Full of danger and suspense, the tale leaves the reader feeling refreshed and satisfied. De Lint's lyrical and conversational tone makes the magic of the story both inevitable and acceptable. This book is a treat for both the eyes and the ears. Aunt Lillian also appears in a short story prequel, published about the same time, in a collection of short stories, The Green Man: Tales from the Mythic Forest, edited by Ellen Datlow and Terri Winding with decorations by Charles Vess. GdV
Galveston by Sean Stewart. New York: Ace, 2001. 454 pages. Paperback. 0441008003; Reissue of hard cover Edition
This is a complicated novel that follows two damaged characters as they intertwine with the fate of the twin personalities of the city of Galveston, which was created by a tidal wave of magic during Mardi Gras 2004. Sloane Gardner, the daughter of Jane and goddaughter of Odessa, has been groomed by these two powerful women to take up the responsibilities of keeping the magic from the perpetual Mardi Gras of Galveston Island out of the outside world. Sloane does not want the responsibility and so travels to the Mardi Gras world to strike a bargain with the god/demon Lord Momus. She successfully travels between the two worlds with the aid of a facemask made by Odessa, also a powerful magician. The wording of the bargain, as always, is very important and Jane pays the price of not paying close attention to what is said. She becomes seduced by the magic but gains, through her trials, a more honest understanding of who she is and her role. Joshua Cane was an early playmate of Sloan's, whose fortune and family was lost by his father in a card game when both Josh and Sloan were young. By the time they are reunited, Josh, a frustrated and bitter apothecary, and a friend of his are charged with Sloane's murder when she disappears into the magic after the death of her mother.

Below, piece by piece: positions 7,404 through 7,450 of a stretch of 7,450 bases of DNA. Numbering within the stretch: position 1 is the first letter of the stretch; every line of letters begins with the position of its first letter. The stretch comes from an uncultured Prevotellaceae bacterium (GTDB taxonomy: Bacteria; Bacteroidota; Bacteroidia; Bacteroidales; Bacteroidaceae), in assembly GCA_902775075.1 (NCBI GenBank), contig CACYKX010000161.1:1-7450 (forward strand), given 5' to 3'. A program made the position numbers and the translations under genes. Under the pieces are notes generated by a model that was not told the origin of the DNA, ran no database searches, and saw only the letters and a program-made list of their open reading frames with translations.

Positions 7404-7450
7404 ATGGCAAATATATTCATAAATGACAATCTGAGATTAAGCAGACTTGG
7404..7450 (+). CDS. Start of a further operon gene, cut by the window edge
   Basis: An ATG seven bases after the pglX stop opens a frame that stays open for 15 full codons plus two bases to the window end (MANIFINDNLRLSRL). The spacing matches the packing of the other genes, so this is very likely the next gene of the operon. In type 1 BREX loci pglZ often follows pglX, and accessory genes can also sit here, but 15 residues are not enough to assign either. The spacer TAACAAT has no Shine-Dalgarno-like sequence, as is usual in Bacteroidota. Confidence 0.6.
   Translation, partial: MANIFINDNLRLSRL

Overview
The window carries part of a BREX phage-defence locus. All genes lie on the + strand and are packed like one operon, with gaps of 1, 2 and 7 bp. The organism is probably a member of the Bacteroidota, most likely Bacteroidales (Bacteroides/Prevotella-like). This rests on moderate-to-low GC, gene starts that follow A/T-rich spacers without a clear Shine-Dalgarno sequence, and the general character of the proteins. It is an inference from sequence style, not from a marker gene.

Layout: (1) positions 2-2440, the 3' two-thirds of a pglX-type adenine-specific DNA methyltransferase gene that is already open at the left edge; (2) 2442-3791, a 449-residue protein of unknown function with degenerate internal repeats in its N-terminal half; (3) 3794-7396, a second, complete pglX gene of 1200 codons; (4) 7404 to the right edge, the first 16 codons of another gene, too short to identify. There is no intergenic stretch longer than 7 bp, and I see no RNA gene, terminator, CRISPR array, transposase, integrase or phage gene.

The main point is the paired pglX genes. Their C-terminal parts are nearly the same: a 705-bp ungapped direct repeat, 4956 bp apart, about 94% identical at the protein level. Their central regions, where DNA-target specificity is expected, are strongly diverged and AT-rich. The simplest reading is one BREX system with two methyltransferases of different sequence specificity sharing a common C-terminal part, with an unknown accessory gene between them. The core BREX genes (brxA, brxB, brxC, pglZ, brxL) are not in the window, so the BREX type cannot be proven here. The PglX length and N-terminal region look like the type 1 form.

The reuniting of these main characters and the disjointed aspects of the city are the result of a horrific hurricane. Strong character development, superior command of language and pacing, Galveston is a tale that is enthralling, frightening, and memorable. Strong themes of searching for identity, parental expectations and personal responsibility make this a powerful read for a strong young adult reader. GdV
The Onion Girl by Charles de Lint. New York: TOR. 508 pages. Hardcover. 0-312-87397-2
Painter Jilly Coppercorn, a familiar and popular character in de Lint's other stories of the city of Newford, is the focus of this multi-layered novel. Jilly's story has not been told before and, in fact, she has kept her early history buried from herself as well as her friends as much as possible. The journey begins as Jilly is hospitalized as the result of being hit by a car. Her story and history come to light, one small step at a time, through the memories and adventures of her many faithful hospital visitors and a parallel tale of a young woman embittered by the early desertion of her older sister. By the time the stories merge, the two "children of the secret" confront each other in the other world, leaving Jilly in a very precarious physical state in this one.
This novel of urban fantasy blends Celtic, Native American and other mythical beliefs into a seamless story that reverberates with magic and truth. Like the Onion Girl of the title, the many layers of the novel are peeled back with delicacy and precision. An assured and accomplished writer, de Lint, weaves his magic, creating once again not only strong characters that readers easily identify with and want to revisit again and again, but establishes a vibrant world of possibilities and hope just on the edge of the here and now. This is a story, often harsh and unbending, that emphasises personal responsibility, family obligations, choices, and friendship and loyalty. More so than other of the Newford stories, Jilly's story focuses on the teen experience. GdV
Out in the World and Back at Home
A Map to the Door of No Return: Notes to Belonging by Dionne Brand. Toronto: Doubleday, 2001. 224 pages. Hardback. 0-385-25865-8
Dionne Brand, the award-winning poet, has created a powerful exploration of identity and belonging in a culturally diverse world. A Map to the Door of No Return is a poetic and provocative look at her own origins and identity through the imagined and historic "Middle Passage" that brought slaves from their homelands in Africa north to the New World. For Brand, her early search for identity was a "moment of rupture," and a realization that she had no traceable beginnings. "We were not from the place where we lived and we could not remember where we were from or who we were" (p. 5).